Verses Written at Bath on Finding the Heel of a Shoe

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Written at Bath, on Finding the Heel of a Shoe
by William Cowper

Fortune! I thank thee: gentle Goddess! thanks!
Not that my muse, tho' bashful, shall deny
She would have thank'd thee rather, hadst thou cast
A treasure in her way; for neither meed
Of early breakfast, to dispel the fumes
And bowel-raking pains of emptiness,
Nor noontide feast, nor ev'ning's cool repast,
Hopes she from this, presumptuous, — tho', perhaps,
The cobbler, leather-carving artist, might!
Nathless she thanks thee, and accepts thy boon,
Whatever, not as erst the fabled cock,
Vain-glorious fool, unknowing what he found,
Spum'd the rich gem thou gavest him. Wherefore, ah!
Why not on me that favour, (worthier sure!)
Conferr'dst thou, Goddess? Thou art blind, thou say'st:
Enough! — thy blindness shall excuse the deed.
   Nor does my muse no benefit exhale
From this thy scant indulgence, — even here
Hints, worthy sage philosophy, are found;
Illustrious hints, to moralize my song!
This pond'rous Heel of perforated hide
Compact, with pegs indented, many a row,
Haply (for such its massy form bespeaks)
The weighty tread of some rude peasant clown
Upbore: on this supported oft he stretch'd,
With uncouth strides, along the furrow 'd glebe,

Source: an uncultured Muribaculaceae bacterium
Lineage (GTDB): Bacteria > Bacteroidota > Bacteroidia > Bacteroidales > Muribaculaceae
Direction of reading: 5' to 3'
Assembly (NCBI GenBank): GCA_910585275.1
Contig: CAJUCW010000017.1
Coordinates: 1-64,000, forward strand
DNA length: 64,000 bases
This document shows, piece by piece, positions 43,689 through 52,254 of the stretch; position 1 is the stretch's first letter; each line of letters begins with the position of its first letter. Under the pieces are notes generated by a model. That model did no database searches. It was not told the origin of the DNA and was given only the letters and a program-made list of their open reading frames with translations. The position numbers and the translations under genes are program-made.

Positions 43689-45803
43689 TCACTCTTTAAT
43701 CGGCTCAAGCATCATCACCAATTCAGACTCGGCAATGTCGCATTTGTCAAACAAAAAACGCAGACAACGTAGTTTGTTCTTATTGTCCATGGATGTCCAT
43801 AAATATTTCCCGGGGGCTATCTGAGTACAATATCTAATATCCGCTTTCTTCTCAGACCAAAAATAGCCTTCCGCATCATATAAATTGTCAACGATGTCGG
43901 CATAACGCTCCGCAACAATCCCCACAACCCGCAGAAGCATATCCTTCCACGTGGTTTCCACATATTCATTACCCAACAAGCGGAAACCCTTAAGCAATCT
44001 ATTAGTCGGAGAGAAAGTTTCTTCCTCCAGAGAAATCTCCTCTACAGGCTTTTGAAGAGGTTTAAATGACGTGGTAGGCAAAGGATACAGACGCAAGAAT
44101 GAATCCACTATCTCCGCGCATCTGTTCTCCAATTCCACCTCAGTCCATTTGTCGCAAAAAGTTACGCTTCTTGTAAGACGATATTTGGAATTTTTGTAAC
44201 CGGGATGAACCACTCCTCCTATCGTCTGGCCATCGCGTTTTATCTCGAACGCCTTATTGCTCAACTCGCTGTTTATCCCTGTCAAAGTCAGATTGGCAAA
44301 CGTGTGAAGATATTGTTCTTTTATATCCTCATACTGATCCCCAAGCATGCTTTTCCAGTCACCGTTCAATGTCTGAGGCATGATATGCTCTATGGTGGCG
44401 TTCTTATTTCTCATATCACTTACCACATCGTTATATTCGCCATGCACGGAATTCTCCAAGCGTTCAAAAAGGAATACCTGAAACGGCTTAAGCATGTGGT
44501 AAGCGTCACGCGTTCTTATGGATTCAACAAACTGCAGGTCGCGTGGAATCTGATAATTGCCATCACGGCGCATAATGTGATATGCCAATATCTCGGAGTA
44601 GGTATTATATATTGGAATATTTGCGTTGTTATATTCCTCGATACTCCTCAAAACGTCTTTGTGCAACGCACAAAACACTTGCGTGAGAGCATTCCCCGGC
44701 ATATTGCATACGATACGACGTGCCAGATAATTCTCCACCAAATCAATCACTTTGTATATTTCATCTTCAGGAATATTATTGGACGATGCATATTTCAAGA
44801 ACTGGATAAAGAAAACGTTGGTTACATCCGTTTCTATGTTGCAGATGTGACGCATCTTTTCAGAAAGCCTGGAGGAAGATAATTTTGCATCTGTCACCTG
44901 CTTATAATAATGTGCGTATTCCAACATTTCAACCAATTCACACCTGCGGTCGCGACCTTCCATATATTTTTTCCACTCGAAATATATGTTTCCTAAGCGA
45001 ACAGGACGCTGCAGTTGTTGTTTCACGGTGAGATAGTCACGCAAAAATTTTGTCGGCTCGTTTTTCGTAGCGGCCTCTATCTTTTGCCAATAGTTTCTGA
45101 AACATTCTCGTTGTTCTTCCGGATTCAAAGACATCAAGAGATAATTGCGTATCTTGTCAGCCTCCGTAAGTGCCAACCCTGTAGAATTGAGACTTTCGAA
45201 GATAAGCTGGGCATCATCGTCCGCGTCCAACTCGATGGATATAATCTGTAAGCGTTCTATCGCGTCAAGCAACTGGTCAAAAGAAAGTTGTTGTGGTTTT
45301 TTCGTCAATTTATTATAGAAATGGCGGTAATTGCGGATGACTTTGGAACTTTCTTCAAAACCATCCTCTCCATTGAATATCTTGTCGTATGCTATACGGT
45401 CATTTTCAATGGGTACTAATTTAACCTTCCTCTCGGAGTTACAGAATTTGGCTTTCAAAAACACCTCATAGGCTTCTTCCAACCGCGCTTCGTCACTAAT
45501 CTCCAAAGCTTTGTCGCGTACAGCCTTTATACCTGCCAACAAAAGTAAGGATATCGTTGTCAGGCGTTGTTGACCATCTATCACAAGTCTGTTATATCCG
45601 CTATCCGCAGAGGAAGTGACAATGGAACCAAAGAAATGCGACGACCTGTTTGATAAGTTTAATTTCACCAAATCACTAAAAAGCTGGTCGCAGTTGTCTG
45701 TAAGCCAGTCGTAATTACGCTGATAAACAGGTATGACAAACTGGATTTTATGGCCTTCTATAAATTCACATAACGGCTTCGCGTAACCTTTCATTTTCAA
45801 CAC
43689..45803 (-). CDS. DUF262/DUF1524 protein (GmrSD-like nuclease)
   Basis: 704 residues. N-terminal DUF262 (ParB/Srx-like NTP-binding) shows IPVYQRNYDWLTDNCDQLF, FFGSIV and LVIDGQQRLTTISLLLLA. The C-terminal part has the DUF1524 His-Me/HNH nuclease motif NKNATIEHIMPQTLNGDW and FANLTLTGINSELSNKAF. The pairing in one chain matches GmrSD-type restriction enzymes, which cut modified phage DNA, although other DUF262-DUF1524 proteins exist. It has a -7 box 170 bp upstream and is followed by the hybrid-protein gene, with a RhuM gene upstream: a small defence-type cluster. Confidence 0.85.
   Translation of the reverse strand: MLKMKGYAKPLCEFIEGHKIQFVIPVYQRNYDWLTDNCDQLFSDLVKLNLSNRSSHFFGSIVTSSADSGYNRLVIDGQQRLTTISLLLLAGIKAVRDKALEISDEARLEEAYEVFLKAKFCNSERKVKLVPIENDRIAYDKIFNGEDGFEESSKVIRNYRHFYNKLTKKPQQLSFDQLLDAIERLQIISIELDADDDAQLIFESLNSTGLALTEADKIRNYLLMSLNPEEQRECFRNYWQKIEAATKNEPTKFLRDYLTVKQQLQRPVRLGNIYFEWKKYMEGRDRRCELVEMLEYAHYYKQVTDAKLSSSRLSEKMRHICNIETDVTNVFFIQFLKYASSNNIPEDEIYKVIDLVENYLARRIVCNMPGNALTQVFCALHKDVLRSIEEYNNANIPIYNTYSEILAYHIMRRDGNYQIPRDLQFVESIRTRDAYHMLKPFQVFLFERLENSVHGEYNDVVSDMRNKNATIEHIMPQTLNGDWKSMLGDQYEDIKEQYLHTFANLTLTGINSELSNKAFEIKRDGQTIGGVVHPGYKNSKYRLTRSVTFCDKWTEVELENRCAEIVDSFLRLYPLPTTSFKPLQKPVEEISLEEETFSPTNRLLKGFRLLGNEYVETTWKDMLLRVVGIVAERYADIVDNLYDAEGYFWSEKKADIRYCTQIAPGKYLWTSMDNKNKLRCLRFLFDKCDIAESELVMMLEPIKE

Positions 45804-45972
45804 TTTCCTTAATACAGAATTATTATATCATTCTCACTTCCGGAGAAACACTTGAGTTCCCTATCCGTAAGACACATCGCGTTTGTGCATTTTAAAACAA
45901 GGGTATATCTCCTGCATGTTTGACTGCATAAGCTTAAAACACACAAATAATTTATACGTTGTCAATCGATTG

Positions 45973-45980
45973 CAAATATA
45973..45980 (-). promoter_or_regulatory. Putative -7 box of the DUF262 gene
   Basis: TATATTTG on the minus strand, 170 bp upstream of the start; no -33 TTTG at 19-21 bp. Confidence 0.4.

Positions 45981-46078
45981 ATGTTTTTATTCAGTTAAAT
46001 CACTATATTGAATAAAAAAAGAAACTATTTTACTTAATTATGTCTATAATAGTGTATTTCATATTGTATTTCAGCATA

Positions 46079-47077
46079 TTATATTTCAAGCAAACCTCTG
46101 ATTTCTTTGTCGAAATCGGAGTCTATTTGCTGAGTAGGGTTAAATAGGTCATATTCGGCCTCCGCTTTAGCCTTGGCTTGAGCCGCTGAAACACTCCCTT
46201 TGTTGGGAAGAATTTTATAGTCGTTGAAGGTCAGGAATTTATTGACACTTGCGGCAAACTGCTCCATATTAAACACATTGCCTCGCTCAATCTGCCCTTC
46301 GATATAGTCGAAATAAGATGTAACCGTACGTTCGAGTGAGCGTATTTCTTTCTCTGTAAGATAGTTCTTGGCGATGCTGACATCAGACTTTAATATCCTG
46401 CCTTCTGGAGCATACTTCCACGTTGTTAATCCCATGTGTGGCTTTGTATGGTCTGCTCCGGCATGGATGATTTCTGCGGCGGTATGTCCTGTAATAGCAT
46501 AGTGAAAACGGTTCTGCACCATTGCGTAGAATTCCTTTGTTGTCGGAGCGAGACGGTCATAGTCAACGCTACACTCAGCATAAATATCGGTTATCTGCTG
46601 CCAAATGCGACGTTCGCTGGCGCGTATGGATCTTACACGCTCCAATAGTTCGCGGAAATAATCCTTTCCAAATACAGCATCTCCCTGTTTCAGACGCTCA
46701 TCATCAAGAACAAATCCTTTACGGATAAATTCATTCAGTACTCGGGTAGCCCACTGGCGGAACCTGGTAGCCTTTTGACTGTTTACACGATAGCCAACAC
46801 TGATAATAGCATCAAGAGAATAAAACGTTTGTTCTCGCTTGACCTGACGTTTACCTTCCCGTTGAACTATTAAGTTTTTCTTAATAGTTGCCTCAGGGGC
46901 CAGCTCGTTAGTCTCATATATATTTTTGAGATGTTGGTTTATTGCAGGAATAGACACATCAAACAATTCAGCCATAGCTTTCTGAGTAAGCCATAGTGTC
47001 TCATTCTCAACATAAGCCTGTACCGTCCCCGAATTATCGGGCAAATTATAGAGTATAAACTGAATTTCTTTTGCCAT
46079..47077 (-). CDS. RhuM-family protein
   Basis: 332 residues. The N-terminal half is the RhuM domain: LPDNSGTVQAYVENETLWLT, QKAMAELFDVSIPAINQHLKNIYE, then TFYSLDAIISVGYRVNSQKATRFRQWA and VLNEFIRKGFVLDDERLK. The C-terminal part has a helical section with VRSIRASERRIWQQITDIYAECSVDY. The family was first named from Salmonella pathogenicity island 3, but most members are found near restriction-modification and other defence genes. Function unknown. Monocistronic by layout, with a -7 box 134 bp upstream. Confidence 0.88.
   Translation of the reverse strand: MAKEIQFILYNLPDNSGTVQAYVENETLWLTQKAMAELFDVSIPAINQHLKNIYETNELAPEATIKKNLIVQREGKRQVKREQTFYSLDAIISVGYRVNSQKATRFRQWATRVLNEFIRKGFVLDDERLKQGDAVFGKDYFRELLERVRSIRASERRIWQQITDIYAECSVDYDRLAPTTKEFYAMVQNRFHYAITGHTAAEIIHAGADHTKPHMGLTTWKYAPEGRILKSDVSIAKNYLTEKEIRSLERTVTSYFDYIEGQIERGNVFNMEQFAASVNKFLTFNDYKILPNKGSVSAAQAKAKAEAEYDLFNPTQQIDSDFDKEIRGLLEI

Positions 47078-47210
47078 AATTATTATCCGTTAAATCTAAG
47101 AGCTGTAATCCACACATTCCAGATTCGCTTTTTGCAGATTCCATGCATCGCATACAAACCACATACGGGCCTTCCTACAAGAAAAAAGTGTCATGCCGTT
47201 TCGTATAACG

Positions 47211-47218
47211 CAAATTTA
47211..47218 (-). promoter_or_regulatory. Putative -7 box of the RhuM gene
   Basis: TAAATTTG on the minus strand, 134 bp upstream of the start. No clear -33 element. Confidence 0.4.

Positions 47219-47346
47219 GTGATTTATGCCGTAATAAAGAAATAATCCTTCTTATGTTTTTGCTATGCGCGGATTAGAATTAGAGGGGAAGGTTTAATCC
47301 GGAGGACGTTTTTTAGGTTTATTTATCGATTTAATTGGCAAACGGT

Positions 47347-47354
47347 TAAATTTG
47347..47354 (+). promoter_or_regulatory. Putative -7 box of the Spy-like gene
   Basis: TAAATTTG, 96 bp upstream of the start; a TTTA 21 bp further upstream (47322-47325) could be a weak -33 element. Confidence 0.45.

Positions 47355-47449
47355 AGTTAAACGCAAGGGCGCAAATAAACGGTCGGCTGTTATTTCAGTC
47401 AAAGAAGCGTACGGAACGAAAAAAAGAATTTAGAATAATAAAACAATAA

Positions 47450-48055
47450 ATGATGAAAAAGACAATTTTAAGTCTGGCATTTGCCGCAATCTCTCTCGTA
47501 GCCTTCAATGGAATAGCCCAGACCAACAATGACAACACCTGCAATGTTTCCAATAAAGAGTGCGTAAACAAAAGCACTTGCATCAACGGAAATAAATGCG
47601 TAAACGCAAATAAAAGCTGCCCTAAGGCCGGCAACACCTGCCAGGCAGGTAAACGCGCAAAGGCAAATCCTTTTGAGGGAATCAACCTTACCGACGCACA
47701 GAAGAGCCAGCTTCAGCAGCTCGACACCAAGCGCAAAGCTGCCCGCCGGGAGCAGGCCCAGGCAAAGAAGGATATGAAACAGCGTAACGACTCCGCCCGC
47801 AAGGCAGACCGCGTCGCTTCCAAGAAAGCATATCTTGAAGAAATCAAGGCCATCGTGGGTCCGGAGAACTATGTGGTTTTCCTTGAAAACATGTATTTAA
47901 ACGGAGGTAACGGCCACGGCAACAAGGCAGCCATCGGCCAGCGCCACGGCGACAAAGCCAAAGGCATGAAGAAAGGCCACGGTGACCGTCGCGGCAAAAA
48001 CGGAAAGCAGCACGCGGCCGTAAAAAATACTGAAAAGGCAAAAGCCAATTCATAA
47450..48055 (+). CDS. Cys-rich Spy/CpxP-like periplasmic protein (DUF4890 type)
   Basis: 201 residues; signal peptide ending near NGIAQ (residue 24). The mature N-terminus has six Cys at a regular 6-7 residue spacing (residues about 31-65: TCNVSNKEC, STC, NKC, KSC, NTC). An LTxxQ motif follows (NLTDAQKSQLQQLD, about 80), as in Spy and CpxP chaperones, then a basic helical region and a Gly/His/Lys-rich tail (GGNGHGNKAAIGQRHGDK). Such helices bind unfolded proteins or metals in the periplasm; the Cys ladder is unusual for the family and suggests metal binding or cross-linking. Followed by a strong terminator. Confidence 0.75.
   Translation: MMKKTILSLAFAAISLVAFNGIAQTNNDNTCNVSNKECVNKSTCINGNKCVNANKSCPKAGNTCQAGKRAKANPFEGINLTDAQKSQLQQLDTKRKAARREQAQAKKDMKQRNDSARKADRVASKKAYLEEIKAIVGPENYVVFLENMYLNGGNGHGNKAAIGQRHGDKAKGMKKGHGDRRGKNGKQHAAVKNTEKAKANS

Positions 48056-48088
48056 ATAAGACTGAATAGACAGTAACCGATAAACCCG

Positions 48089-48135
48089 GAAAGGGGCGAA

Flatt'ning the stubborn clod, till cruel time,
(What will not cruel time?) on a wry step,
Sever'd the strict cohesion; when, alas!
He, who could erst with even equal pace
Pursue his destin'd way with symmetry
And some proportion form'd, now, on one side,
Curtail'd and maim'd, the sport of vagrant boys,
Cursing his frail supporter, treachrous prop,
With toilsome steps, and difficult, moves on!
Thus fares it oft with other than the feet
Of humble villager: — the statesman thus,
Up the steep road, where proud ambition leads,
Aspiring, first uninterrupted winds
His prosp'rous way; nor fears miscarriage foul,
While policy prevails, and friends prove true:
But that support soon failing, by him left
On whom he most depended, basely left,
Betray'd, deserted, from his airy height
Headlong he falls; and thro' the rest of life
Drags the dull load of disappointment on.

This work was published before January 1, 1928, and is in the public domain worldwide because the author died at least 100 years ago.